Report: Tennessee’s teacher prep programs are doing a better job, but graduating fewer educators
Tennessee’s teacher training programs improved or maintained their scores on a report card released Friday, even as the number of would-be educators they graduated dipped for a third straight year.
Eight of the state’s 40 programs received the top overall score in 2018, while seven others moved up one notch to earn the second-highest scores. None of the programs saw their overall ratings decrease on the four-point scale, with 4 being the best.
Nontraditional training programs continued to excel, with Memphis Teacher Residency, Teach for America in Memphis and Nashville, and the New Teacher Project in Nashville all achieving a top ranking.
Among traditional programs, Lipscomb University in Nashville, Union University in Jackson, and the University of Tennessee at Knoxville maintained their top scores, while Christian Brothers University in Memphis broke into the top tier as well.
“We’re now seeing a greater distribution of top scores” among traditional and nontraditional programs, said Sara Morrison, executive director of the State Board of Education.
That’s important because university-based programs produce about 90 percent of the state’s new teachers.
The State Board issues its annual report card to gauge how well programs are preparing candidates for the classroom and whether they’re meeting the needs of school districts and the goals of the state. Criteria includes a profile of graduates over the past three years, their placement and retention in Tennessee public schools, and their observation and growth scores on their evaluations on the job.
The latest report card is the third under a redesigned grading system that launched after a 2016 report said most of the state’s training programs weren’t equipping teachers to be highly effective in their classrooms. It was a big red flag because the quality of teachers matter more to student achievement than any other aspect of schooling.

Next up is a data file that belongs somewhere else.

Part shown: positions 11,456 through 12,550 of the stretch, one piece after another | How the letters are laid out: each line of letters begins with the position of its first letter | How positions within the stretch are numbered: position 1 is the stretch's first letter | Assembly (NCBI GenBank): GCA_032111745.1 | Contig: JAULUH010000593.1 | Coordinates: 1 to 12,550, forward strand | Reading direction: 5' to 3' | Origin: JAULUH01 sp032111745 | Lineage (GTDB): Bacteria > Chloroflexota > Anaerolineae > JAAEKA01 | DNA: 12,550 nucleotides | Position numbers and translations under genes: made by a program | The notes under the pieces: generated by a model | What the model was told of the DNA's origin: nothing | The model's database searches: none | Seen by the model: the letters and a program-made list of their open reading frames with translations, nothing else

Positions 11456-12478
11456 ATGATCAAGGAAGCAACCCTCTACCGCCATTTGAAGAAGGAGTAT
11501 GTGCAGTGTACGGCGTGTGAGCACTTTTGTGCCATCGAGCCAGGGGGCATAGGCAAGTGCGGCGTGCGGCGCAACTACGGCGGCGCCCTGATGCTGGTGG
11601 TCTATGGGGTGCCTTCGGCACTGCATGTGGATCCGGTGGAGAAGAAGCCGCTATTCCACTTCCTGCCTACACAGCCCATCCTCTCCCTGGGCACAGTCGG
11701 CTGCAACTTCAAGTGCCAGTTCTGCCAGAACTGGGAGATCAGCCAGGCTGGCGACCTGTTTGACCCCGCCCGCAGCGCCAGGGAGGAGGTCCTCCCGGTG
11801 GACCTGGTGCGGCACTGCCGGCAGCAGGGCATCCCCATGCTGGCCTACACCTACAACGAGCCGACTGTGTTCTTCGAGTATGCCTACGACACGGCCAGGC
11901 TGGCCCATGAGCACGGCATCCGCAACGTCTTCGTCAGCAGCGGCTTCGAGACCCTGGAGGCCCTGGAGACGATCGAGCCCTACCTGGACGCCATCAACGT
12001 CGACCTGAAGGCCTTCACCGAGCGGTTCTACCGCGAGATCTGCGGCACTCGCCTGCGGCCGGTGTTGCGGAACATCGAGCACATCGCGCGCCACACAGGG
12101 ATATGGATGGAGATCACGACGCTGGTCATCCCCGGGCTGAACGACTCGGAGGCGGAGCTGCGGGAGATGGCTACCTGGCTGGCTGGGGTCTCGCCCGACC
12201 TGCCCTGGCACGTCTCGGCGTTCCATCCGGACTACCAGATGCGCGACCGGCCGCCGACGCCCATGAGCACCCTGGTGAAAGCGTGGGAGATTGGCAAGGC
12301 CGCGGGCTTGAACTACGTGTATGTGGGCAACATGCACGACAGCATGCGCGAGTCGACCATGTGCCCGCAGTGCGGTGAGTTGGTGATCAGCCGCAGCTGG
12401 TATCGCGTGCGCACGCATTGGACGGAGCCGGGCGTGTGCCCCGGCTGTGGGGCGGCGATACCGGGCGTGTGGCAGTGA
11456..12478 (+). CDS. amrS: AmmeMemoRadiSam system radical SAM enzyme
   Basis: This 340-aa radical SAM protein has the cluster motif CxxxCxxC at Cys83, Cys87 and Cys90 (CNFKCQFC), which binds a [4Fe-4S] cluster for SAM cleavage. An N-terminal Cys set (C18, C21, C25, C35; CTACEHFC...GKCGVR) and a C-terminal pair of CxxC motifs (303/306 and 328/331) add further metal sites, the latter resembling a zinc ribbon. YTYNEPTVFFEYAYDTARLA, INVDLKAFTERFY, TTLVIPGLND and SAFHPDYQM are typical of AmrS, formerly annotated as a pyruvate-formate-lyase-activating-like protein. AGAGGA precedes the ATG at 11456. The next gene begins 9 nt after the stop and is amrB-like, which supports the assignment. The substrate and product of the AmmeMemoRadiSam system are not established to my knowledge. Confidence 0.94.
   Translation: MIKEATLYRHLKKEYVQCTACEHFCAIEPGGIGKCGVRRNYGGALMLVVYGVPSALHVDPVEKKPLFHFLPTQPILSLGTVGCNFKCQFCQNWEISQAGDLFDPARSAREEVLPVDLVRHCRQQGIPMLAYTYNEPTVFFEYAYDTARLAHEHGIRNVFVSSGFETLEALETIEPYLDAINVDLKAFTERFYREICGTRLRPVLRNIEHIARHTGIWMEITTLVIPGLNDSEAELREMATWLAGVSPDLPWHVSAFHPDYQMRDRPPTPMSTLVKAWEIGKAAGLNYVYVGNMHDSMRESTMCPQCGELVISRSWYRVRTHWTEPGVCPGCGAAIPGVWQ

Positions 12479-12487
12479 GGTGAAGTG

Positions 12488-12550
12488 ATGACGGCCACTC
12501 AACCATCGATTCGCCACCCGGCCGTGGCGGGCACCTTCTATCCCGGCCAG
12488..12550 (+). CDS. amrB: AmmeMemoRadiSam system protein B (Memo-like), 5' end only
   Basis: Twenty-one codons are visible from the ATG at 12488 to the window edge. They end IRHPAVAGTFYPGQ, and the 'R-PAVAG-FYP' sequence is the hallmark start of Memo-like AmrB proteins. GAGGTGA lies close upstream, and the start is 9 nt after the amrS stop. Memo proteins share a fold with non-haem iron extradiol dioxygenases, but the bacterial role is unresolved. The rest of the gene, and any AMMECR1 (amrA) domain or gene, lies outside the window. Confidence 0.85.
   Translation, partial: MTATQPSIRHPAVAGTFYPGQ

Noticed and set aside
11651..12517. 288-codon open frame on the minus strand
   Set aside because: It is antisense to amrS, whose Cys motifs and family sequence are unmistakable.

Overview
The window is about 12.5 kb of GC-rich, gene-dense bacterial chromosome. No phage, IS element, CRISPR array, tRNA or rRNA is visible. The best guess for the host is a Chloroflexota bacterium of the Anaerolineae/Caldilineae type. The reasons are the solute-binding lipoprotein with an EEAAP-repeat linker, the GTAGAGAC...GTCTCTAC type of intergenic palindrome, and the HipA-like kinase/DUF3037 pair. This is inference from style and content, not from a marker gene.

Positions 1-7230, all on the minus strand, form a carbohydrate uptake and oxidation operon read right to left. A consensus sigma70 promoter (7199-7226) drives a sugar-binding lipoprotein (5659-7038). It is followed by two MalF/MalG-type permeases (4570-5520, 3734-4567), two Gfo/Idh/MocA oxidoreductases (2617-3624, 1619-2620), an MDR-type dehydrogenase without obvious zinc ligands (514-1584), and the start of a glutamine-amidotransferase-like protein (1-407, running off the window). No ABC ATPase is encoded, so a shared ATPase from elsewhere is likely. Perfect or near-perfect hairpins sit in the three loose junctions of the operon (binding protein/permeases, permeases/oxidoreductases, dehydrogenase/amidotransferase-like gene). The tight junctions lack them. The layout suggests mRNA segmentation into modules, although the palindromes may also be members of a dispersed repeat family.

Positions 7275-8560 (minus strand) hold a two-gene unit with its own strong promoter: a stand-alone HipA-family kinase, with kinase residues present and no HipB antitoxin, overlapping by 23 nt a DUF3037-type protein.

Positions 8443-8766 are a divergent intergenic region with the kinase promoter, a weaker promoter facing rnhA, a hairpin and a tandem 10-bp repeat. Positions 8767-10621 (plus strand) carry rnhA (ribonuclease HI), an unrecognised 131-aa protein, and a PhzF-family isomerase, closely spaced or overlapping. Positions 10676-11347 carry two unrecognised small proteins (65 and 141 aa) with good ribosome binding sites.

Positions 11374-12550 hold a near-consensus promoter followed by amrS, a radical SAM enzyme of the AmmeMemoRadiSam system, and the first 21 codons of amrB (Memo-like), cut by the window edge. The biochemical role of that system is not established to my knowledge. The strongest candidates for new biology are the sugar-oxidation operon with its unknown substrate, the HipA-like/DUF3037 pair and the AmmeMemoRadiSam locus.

“We have seen an improvement in overall scores year after year,” said Morrison, noting that more first-year teachers are being retained and are helping their students show gains on state standardized tests.
Also encouraging: More recent graduates were prepared for teaching positions that districts struggle to fill every year, including English as a Second Language, Spanish, special education, high school math, and high school science.
On the flipside, the report card showed a gradual decline in the number of teacher candidates completing their training programs.
That troubling trend comes as the state braces for half of its 65,000 teachers to leave or retire in the next decade.
“Every program is looking to improve their recruitment strategies,” said Amy Owen, the board’s policy director, who spoke with reporters on the eve of the report’s release.
Another continued concern is lagging diversity among teacher candidates. Only 15 percent are people of color, compared with 35 percent of the state’s student population — a challenge since research shows that students of color are more likely to succeed academically when taught by teachers of color.
Among the report card’s other highlights, Tennessee Tech University, one of the state’s largest teacher training programs, improved its overall score to reach the second-highest rating. So did Belmont University, King University, Maryville College, Milligan College, Trevecca Nazarene University, and Western Governors University.
The University of Memphis maintained its score in the second-highest tier, as did Austin Peay, East Tennessee State, and Middle Tennessee State. All three are among the state’s largest training programs.
Morrison applauded programs for increasingly aligning their training to the state’s newest academic standards, especially in the area of literacy, and for collaborating more with nearby school districts to meet their needs.
“Some programs have even begun implementing dual-certification models so that their candidates are prepared to teach both an area like elementary education and either special education or English as a Second Language,” she said. “The result is a win-win situation, with teachers being more prepared and in-demand, districts having ready access to the educators they need, and education preparation providers improving on the state report card.”[Read more at Chalkbeat]